Posts for tag: infant
As a parent, you have the power to give your child a beautiful smile! Toddlers and young children are not physically able to brush their teeth correctly. It’s important for parents to always help brush small children’s teeth, and to continue supervising and assisting with brushing until the age of seven to eight years old. Even once the child becomes older, it’s a good idea to check in on their brushing and flossing habits regularly!
Taking great care of your young child’s teeth is simple if you follow a few guidelines:
Consistency is Key. Brush your child’s teeth twice a day, every single day. As soon as the teeth begin to touch, start flossing several times a week.
Use a child’s size toothbrush. A smaller toothbrush size ensures a better fit and more comfortable experience.
Use the right toothpaste. Toddlers and young children should use a pea-sized amount of fluoride toothpaste and be able to spit the toothpaste out, not swallow it. Infants should use a fluoride-free toothpaste until they are two years-old, or capable of spitting the toothpaste out.
Brush effectively. Use small, circular brushes to sweep the food and bacteria off the teeth. When brushing the gumline, angle your brush at 45 degrees to get alone the gumline.
Brush your entire mouth. Brush each and every tooth, your gums, tongue and roof of mouth.
Aim for two-minutes, twice a day. It may seem like a long time, but it takes at least this long to brush every surface of every tooth.
Make it fun. Youtube is full of fun brushing songs, you can find brushing apps on your phone, or make up you own silly songs to keep it fun.
Model good oral hygiene! If your child sees that you value your smile and take great care of your teeth, he or she will learn to do the same.
Other ways to keep your child’s smile shining for life:
Limit juice, soda, sports drinks and other sugary liquids that cause sugar to sit on the teeth.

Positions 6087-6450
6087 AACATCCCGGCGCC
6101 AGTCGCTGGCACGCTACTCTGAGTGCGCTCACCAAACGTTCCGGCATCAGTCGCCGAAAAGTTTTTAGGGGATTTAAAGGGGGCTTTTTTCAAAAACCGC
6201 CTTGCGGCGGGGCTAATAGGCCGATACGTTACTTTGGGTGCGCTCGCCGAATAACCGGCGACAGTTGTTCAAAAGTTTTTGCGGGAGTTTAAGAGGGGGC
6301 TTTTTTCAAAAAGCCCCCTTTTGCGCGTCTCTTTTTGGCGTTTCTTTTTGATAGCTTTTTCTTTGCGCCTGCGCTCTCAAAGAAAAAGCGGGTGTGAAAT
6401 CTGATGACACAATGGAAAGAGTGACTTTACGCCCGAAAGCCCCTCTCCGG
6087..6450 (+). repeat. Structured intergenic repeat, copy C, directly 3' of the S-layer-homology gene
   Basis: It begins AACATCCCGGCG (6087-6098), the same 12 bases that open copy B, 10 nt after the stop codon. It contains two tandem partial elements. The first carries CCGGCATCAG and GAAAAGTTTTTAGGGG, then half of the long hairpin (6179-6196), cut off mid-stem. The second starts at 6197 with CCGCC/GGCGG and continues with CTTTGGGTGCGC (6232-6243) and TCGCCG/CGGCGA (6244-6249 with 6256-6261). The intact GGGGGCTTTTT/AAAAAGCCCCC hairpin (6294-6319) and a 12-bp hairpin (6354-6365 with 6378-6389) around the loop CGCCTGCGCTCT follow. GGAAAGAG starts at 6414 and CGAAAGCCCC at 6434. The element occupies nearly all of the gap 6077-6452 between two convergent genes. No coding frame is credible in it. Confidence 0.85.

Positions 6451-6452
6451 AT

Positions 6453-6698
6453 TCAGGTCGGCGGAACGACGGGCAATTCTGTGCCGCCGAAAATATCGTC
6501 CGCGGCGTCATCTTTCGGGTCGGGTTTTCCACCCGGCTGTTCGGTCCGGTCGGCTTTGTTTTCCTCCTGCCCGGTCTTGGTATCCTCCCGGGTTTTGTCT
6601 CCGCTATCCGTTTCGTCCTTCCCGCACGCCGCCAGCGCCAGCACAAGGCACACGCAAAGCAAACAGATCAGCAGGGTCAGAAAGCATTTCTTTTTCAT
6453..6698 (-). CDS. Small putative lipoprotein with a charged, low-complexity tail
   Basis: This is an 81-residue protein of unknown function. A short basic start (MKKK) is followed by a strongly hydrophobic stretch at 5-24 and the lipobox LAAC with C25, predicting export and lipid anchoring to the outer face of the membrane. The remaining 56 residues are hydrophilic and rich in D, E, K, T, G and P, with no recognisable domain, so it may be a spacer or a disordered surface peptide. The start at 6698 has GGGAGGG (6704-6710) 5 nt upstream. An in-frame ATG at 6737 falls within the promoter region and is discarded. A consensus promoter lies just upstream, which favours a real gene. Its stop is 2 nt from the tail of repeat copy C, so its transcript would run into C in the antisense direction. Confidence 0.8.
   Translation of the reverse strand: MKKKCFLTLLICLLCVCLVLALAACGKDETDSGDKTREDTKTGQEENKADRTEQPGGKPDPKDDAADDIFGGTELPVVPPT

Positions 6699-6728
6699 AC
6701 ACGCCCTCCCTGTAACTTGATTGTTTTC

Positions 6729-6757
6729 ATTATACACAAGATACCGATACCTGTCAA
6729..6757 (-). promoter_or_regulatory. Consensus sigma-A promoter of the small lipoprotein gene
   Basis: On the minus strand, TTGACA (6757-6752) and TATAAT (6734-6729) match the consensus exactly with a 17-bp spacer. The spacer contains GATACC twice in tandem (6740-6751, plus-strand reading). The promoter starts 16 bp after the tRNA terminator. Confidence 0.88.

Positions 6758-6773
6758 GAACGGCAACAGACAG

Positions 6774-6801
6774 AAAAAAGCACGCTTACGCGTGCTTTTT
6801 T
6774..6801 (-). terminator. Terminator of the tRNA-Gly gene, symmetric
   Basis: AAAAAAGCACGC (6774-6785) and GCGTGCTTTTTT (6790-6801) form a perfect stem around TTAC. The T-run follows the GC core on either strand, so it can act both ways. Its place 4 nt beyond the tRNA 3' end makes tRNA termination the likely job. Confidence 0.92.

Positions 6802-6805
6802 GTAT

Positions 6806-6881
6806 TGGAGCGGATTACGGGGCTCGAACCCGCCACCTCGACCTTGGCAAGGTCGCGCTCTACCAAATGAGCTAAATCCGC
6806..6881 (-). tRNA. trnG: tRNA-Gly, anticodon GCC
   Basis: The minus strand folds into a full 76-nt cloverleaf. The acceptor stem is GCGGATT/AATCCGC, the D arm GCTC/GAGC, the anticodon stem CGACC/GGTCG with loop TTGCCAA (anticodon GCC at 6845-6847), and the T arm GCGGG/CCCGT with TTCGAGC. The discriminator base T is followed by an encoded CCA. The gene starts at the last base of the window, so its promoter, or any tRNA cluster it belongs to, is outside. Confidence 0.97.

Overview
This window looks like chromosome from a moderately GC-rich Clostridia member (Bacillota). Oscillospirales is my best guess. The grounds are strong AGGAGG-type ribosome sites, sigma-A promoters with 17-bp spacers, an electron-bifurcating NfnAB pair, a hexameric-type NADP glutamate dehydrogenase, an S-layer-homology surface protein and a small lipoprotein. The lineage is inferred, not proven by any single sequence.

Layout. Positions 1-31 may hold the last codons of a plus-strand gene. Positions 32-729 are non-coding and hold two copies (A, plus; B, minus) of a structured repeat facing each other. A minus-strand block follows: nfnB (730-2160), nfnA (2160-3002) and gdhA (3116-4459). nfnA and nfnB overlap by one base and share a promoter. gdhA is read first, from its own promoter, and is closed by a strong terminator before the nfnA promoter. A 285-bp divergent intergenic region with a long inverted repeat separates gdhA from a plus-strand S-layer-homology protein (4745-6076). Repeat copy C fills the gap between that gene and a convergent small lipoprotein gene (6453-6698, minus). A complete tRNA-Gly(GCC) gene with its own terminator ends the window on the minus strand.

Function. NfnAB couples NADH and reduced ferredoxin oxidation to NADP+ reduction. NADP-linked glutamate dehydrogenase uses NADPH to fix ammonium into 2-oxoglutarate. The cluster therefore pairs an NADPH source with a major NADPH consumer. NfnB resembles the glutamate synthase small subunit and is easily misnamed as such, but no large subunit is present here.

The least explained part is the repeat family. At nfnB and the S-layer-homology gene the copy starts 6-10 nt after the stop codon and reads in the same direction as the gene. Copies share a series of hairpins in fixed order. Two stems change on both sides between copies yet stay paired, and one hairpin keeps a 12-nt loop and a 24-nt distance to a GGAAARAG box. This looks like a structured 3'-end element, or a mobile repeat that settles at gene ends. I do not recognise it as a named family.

Eat a healthy diet full of fruits, vegetables and calcium-rich foods.
Avoid sticky, gummy and acidic candies and treats. Opt for chocolates that melt away quicker and don’t stick as long.
Floss regularly, at least several times a week. Daily is best!
Make your child wear a mouthguard when engaging in contact sports or any activity where a mouth injury could occur.
As always, Anderson Pediatric Dentistry strives to be a go-to resource for your pediatric dental questions. If you are in Anderson county or surrounding areas and need a dental home for your child, give our office a call at 864-760-1440 and let us give you
There’s nothing sweeter than a sleeping child. The peaceful look of contentment, the gentle breathing, a small smile as they enjoy a happy dream – it all seems perfect. Until you hear it. A loud grinding and gnashing noise that comes from their small mouth? What is that? And is it as bad as it sounds?
Bruxism- What Is It?
Bruxism is the medical term from grinding, gnashing or clenching your teeth. For children, it’s more common for these behaviors to be displayed during sleep, rather than while they are awake. Sleep Bruxism is actually considered a sleep-related movement disorder. The disorder is also called nocturnal bruxism, nocturnal tooth-grinding and nocturnal tooth-clenching.
While bruxism in children is fairly common, the exact cause of sleep bruxism is unknown. It has been linked to improperly aligned teeth or irregular contact between upper and lower teeth, stress, anxiety, a response to pain, such as an earache or teething and other medical conditions.
Because most children display these behaviors only when sleeping, it’s nearly impossible for them to know that they do it. You will need to observe your child while he or she sleeps. Symptoms that your child is suffering from sleep bruxism include:
- Abnormal wear of the teeth
- Sounds associated with bruxism (Think loud chomping and grinding noises in their mouth!)
- Jaw muscle discomfort
- Complaining of headaches
- Tooth sensitivity
Impact of Bruxism on Child’s Health:
Most children will outgrow bruxism, and sometimes, it may go totally undetected. However, even if they don’t complain of jaw pain or other symptoms, bruxism can still have negative effects on your child’s teeth and general health. The grinding and gnashing can cause headaches and earaches. Over time, it can also wear down the tooth enamel, chip teeth and cause temperature sensitivity. Children that exhibit more severe bruxism may even have TMJ problems.
What Can You Do?